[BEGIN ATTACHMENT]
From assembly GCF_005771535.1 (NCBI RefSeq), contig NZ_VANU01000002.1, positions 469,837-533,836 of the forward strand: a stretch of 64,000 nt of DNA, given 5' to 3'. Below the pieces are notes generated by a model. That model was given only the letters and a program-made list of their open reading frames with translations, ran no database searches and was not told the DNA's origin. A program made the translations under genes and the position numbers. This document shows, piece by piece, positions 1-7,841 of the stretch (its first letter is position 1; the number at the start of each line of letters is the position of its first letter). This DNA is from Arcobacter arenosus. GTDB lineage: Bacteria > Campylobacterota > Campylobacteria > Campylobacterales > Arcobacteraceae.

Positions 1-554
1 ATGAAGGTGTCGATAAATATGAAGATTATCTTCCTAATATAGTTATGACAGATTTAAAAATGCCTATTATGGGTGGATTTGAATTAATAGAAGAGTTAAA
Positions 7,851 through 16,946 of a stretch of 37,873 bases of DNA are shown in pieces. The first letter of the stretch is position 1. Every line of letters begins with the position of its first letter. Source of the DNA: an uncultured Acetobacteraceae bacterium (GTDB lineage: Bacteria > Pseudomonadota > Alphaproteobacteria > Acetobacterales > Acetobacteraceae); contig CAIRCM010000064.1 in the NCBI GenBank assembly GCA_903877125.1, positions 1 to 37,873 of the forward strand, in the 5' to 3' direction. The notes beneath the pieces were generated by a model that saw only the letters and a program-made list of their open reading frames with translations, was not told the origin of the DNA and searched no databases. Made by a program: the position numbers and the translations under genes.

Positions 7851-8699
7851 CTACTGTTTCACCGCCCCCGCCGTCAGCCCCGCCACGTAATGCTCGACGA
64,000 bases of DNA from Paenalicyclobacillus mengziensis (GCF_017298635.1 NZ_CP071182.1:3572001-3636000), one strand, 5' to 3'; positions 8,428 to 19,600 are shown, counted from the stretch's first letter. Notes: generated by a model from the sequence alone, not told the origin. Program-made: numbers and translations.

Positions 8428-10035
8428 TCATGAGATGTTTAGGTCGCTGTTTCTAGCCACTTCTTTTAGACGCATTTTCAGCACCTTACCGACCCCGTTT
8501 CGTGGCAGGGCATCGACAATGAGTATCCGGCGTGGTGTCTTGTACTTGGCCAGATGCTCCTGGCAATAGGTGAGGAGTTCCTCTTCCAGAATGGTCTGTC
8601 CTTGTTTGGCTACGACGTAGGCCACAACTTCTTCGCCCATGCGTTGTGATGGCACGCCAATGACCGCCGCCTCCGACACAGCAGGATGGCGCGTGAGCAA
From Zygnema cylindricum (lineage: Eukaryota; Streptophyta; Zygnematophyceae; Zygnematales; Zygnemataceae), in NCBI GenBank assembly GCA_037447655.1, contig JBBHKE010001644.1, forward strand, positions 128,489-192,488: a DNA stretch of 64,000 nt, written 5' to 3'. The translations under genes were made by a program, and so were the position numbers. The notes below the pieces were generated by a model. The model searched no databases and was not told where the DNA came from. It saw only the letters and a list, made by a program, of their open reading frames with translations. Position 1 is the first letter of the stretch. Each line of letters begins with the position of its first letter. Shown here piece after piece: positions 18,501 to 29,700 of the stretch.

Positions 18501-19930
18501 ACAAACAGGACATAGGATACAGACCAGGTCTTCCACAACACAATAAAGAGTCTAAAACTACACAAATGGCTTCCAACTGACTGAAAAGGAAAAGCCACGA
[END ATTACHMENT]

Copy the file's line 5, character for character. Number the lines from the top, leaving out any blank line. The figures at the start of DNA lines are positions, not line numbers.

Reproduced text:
Positions 7851-8699